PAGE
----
Brought to you by The National Library of Australia

A delightfully emotive exhibition of iconic Australian advertising at the National Library of Australia provides a trip down memory lane that will have you humming jingles you thought you’d long forgotten. 

How did Ford market one of its very first cars? With the slogan “cheaper to run than a horse”, of course. 

How does a fledgling nation attract new immigrants to its shores? Simple, just serve up a series of ads in the UK inviting “The British Domestic Girl” to come on over.

And how does a company differentiate something as common as a light bulb in the late 1940s? Just add an image of a scantily clad woman and four words – “Easy on the eyes”.

Mad Men indeed! A bit like a barometer of our national psyche, advertisements provide a fascinating insight into how much – and, in some cases, how little – attitudes have changed. Throughout our nation’s history, Australia’s own Mad Men have captured attitudes, cultures and social mores through their words and images. Perhaps more so than any other profession, they understand what makes us tick – after all, their success depends upon it.

Now some of their greatest and most iconic pieces will be on show at a free exhibition called The Sell: Australian Advertising 1790s to 1990s at the National Library of Australia in Canberra.

From November 23 to April 25, The Sell takes visitors on a trip down memory lane that will raise smiles with some oldies but goodies ranging from men’s fashion – for example, Pelaco’s “It is indeed a lovely shirt, sir” campaign from 1949 – to household items including the mid-1950s ad “Which Hills Hoist is best for me?” Not forgetting the airlines, of course, there’s Qantas’s memorable ad from 1970, “Smart women fly QANTAS, it’s the height of fashion!” And many will remember the simple but effective words of the 1977 national public health campaign, “Life. Be in it.”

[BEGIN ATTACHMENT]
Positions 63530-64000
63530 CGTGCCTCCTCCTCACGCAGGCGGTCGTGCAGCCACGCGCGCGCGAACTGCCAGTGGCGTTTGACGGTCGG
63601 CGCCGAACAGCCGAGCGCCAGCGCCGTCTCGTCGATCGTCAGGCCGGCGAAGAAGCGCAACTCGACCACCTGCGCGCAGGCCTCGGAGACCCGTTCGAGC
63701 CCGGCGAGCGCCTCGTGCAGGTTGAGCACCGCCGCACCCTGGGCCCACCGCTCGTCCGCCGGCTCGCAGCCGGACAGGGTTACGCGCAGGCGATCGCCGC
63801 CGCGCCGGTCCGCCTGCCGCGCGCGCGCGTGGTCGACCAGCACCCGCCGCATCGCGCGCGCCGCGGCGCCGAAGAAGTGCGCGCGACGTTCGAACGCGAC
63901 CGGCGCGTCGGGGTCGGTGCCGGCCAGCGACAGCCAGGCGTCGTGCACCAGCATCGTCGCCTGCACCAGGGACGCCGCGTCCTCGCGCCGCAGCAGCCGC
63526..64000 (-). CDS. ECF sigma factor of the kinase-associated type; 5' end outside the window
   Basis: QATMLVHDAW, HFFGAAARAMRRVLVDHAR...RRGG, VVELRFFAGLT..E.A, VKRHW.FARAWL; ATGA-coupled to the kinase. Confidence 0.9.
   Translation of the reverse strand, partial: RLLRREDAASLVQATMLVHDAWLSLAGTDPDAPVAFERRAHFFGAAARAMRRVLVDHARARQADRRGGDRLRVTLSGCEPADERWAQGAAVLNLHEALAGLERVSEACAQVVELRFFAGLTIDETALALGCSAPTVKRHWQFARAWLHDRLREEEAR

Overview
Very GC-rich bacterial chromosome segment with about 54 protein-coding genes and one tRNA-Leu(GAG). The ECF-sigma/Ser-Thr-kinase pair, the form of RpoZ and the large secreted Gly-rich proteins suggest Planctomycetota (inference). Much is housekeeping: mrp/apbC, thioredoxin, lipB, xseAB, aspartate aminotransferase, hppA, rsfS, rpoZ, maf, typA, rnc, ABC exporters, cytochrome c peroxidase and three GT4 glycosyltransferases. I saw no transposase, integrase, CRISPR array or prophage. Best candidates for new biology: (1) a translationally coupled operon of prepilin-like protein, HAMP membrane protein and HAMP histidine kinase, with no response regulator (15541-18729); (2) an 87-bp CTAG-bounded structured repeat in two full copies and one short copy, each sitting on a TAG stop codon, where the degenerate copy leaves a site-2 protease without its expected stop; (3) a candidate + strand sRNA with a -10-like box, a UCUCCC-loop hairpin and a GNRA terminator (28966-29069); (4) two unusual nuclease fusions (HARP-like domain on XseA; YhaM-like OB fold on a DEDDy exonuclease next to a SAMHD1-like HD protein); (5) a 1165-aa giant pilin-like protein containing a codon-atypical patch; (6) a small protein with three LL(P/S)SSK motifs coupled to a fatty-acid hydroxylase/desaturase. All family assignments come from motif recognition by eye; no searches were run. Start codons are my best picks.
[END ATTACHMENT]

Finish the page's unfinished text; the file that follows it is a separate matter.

This comprehensive and rich collection of Australian ads also includes classics such as Mortein’s Louie the Fly, who first flew into our homes in 1957, as well as the “I like Aeroplane Jelly” and “Happy Little Vegemites” jingles, and the Redheads matches girl. 

A favourite of the exhibition’s curator, Susannah Helman, is an ad for Stamina Trousers with the tagline “For pleasure in leisure”.

“The language can seem quaint and attitudes sometimes sexist but if you put that aside you can see, through these advertisements, a real complexity of life,” Helman says. “You get a unique view of a fully functioning society in a time before the internet.”

Perhaps the most surprising ad is one for Penfolds Hospital Brandy. That’s right – an alcohol product specifically designed for, and marketed towards, the seriously ill. “I never lose hope when my patients have Penfolds,” a nurse says. Laughter really is the best medicine!

For more information on the exhibition click here.

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